Welcome to the culmination of The Four Children. Today AMBrewster discusses the Soft-Hearted Child and how you can be used to soften their heart and how you can parent them through the Hard, Rocky, and Thorny responses to Truth they’ll probably continue having.
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Discover the following episodes by clicking the titles or navigating to the episode in your app:
“The Four Children, Part 1 | how they respond to Truth” (episode 55)
“The Four Children, Part 2 | Parenting a Hard-Hearted Child” (episode 56)
“The Four Children, Part 3 | Parenting a Rocky-Hearted Child” (episode 57)
“The Four Children, Part 4 | Parenting a Thorny-Hearted Child” (episode 58)
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Click "Read More" for today’s Episode Notes and Transcript.
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Welcome to the final episode of The Four Children. We have a full show today because we’re not just going to answer the questions “Who is the Soft-Hearted Child?,” “Do you have a Soft-Hearted Child in your home?,” and “How do you cultivate your child’s Soft-Heart like Jesus did?” We’re also going to investigate the questions “How is it possible for a Soft-Hearted Child to have a Hard, Rocky, or Thorny response to Truth?” and “How do you parent a Soft-Hearted Child who’s responding incorrectly to Truth?”
But more on that in a minute.
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Okay, so we’ve made it to the Soft-Hearted Child. But as we discuss them today, remember that simply having a born again child isn’t to goal. There’s soooooo much parenting that still needs to be done. In fact, this is the point that intentional, premeditated, disciple-making parenting starts.
So, question number one: Who is the Soft-Hearted Child?
For the last time we turn to Aaron’s Amplified version and read: “Other seeds fell on good soil and grew and produced grain, growing up and increasing and yielding some a hundredfold, some sixty, some thirty. He who has ears, let him hear. As for what was sown on good soil, this is the one who hears the word and understands it and accept[s] it [and] hold[s] it fast in an honest and good heart, and bear[s] fruit with patience. He indeed bears fruit and yields, in one case a hundredfold, in another sixty, and in another thirty.”
Obviously, this child has as similar response to Truth that the Hard and Thorny children do. Similar to the degree that all three respond to it. Different to the degree that the Soft-Hearted Child accepts it all and genuinely puts his faith and trust in God and nothing else. He holds it fast in an honest and good heart. He’s not preoccupied with the Christian lifestyle, the religious benefits, or the shiny experiences. He’s enamored with God.
And we’re told simply that this heart produces real spiritual life with verifiable fruit.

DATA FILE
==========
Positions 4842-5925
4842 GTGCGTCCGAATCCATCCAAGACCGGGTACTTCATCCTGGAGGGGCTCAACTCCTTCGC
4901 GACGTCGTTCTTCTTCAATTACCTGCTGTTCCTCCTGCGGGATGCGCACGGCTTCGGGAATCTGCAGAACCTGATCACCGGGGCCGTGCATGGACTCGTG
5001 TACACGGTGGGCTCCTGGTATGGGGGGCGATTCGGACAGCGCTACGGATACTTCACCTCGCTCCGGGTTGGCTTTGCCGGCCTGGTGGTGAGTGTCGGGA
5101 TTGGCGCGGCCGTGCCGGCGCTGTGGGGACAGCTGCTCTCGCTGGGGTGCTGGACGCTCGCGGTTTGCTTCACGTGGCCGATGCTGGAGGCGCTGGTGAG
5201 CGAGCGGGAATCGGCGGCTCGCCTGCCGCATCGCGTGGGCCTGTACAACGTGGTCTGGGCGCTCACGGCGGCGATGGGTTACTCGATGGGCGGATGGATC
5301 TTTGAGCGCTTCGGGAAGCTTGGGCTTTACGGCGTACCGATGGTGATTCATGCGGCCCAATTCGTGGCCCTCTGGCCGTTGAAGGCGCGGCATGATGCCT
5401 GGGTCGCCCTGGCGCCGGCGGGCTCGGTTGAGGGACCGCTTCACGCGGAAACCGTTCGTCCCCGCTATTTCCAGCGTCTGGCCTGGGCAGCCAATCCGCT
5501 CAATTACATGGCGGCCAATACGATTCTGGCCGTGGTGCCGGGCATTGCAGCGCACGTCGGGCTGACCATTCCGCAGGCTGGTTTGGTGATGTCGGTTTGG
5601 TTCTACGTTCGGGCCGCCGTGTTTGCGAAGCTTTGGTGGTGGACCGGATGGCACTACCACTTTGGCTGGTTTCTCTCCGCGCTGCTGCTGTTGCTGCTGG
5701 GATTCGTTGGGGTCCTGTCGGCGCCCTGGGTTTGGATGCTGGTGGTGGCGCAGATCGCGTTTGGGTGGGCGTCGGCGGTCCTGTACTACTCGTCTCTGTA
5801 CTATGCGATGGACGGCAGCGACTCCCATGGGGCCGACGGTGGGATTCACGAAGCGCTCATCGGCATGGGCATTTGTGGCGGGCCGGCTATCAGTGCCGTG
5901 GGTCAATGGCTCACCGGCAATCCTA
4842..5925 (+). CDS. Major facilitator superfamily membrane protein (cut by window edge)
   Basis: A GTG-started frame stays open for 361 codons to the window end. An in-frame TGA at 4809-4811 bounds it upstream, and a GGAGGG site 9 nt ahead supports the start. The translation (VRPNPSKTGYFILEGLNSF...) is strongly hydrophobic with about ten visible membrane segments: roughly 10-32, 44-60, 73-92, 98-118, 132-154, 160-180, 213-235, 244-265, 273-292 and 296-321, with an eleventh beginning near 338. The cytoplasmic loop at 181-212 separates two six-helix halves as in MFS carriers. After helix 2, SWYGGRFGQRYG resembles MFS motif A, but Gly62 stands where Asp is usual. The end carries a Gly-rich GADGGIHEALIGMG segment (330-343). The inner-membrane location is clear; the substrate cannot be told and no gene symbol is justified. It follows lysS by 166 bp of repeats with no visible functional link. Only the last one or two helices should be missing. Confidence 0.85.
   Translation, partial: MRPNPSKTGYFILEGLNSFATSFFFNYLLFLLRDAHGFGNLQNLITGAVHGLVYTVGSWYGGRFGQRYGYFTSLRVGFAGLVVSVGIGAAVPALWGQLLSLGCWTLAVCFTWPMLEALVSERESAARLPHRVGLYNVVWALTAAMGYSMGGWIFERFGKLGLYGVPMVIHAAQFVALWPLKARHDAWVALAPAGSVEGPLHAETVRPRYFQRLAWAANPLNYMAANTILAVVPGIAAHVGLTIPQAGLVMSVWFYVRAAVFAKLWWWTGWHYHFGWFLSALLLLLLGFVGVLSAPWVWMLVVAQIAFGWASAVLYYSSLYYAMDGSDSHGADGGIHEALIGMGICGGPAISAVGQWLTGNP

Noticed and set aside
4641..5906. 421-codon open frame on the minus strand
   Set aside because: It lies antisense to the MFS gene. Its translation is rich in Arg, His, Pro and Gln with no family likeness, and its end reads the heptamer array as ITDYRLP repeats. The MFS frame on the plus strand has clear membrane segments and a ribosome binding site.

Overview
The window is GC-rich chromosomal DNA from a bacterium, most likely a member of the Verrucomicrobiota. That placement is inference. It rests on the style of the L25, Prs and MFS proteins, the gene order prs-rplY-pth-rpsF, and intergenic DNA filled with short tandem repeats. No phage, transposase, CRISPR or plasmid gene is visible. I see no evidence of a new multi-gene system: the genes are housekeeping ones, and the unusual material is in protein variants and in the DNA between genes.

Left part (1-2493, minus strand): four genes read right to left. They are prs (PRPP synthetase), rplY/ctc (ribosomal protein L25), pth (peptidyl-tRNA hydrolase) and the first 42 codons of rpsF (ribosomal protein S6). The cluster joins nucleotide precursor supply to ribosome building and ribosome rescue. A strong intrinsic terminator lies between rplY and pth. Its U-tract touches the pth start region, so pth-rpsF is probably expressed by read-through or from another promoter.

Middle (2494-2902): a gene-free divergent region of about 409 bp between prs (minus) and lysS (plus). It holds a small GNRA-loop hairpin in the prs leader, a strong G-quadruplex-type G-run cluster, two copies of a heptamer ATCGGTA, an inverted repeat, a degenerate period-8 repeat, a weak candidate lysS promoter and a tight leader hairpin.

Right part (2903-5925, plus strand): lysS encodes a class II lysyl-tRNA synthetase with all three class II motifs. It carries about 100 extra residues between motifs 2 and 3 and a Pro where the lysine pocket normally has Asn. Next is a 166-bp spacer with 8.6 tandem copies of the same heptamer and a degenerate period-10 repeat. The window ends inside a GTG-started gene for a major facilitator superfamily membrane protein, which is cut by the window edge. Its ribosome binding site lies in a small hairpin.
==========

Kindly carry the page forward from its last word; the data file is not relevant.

As they mature, you’ll see snippets of genuine love motivated by God’s glory and the best of others, not merely loving acts motivated by self-pleasure or manipulation.
You’ll start seeing a real joy that bears up even under difficult and uncomfortable situations. This child will start to exhibit a spirit of unity that peacefully learns to handle disagreements and conflict — not simply because life is easier when you don't argue, but because God commands that we be peaceful. This child will begin to learn patience because they’ll start to understand that this life is far better than what they deserve, and that they can wait and be thankful in the waiting. You’ll see slivers of kindness motivated by genuine love. You’ll observe your children actually being good because they know it will honor the Lord and you. This child will also begin to be faithful in a way they never could before because the Holy Spirit will give them strength they never had. Gentleness will start to blossom because this child realizes how gracious God has been with him. And self-control will slowly be built up brick by brick — not simply because he can reign himself in long enough to endure your watchful eye and then return right back to his sin — but because he really, genuinely, wants to follow Christ.
And though all of this will look a little different in each Soft-Hearted Child, they will all be there and growing . . . for the right reasons.
And this is what Jesus was talking about when he said that some will bear 30%, some 60%, and some 100%. It’s a picture of maturity.
I remember over a decade ago talking to one of my former pastors, Mike Harding about the guys who had been in my youth group from his church. I lamented that only a couple of them were still aggressively glorifying God with their lives. He looked at me and without even the slighted hint of cynicism said, “Aaron, that how it will always be.”
What he was saying was that not every tree bears 60% or 100%. Some only bear 30%. Does that mean I’m unsaved if I’m not as mature as another deliver? Of course not. But it does mean I’m not as mature.
We’re going to talk about this more later, but one of our parenting jobs is to help our children be as mature as they can be. And for our born again kids, that means we’re helping them bear more fruit.